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Action = reaction and lorenz force 
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#19
Feb413, 08:22 AM

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Andrew, I see from your profile that you're a lawyer by profession, which is a field where going back to original sources (precedence) is very important. Going all the way back to Newton to understand Newtonian mechanics is not a particularly good idea. Going all the way back to any original writing in the sciences is in general not the best way to gain understanding of that topic. This is one of the key differences between science and liberal arts. Those original writings almost inevitably are obtuse and verbose, and are occasionally mistaken. They are not viewed as authoritative in the sciences.
Newton was no different. He intentionally conflated force and impulse, and he intentionally avoided using algebra and calculus in his Principia. He didn't use vectors. (How could he have? Vectors came 200 years after Newton wrote his Principia.) You're much better off using a modern formulation of Newtonian mechanics. As far as the primacy of Newton's third law versus the conservation laws, yes, one can derive conservation of momentum from Newton's third law. However, one can also derive Newton's third law from the conservation laws with the additional assumptions that forces act instantaneously and can be attributed to pairs of objects. What if forces those assumptions are violated  forces that don't act instantaneously (e.g., electromagnetism) or forces that cannot be isolated to pairs (e.g., the chiral three body forces in ^{3}He nuclei)? You don't get Newton's third law. The conservation laws are now seen as more the basic concept (and Noether's theorems being even more basic), with Newton's third law being a special case where those limiting assumptions are valid.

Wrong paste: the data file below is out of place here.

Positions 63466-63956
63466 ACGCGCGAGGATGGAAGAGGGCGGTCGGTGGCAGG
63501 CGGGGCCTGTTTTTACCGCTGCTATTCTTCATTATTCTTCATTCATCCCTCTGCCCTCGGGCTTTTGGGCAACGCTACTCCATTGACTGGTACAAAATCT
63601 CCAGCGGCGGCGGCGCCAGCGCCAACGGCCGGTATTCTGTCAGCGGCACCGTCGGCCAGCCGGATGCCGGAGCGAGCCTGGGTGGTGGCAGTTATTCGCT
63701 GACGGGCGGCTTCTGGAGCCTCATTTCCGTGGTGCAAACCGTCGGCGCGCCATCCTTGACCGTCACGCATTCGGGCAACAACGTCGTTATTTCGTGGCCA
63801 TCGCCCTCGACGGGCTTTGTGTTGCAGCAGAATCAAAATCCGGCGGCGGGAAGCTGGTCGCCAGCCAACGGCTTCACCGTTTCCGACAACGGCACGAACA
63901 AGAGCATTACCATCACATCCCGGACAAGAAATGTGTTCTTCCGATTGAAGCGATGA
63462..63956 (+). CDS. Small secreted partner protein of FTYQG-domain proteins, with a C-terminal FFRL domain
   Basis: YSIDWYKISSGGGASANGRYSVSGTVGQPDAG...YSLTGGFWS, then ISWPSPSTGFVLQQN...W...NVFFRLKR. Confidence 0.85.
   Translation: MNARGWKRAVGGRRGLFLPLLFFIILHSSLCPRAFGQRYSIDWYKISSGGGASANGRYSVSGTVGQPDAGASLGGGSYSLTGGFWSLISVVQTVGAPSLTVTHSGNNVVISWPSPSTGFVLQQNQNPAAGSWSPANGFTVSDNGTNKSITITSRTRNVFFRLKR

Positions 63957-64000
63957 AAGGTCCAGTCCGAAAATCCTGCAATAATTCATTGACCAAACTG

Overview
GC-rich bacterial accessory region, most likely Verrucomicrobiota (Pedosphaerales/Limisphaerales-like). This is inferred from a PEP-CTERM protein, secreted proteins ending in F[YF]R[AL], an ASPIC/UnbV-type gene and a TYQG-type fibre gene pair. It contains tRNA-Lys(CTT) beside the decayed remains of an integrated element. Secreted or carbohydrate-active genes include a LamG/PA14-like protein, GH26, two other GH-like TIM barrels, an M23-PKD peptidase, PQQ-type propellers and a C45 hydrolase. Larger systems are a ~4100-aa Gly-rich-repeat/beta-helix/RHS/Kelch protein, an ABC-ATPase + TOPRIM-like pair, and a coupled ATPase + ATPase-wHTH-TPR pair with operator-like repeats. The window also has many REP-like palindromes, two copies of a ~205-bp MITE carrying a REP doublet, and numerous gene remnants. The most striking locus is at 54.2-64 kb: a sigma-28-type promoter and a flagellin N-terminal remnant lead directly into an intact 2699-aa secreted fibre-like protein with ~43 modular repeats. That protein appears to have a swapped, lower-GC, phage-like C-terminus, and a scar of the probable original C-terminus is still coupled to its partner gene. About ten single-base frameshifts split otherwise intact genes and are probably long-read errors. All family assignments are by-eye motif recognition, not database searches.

#20
Feb413, 09:46 AM

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There is surely another point to be considered here. A charge (or mass) in a field will be distorting and affecting that field. You can't pick which of two charges is going to be 'the charge' with the other one the 'field provider', without a bit of a risk. I know that's what is done when we talk in terms of fields but aren't there some questions to be asked about this?
If we acknowledge the conservation of momentum then shouldn't we be bending this 'particle in a field' treatment to include it  rather than the other way round, and trying to demonstrate that momentum isn't always conserved? I realise it's all only a model but if we can discard momentum conservation in a trivial example like two electrons going past each other, then we may as well forget about the principle altogether. Newton may have been a massive, grumpy ego but I'm sure he wouldn't have been too surprised to be told that, hundreds of years later, his very simple laws may not be adequate for all cases. 


#21
Feb413, 10:08 AM

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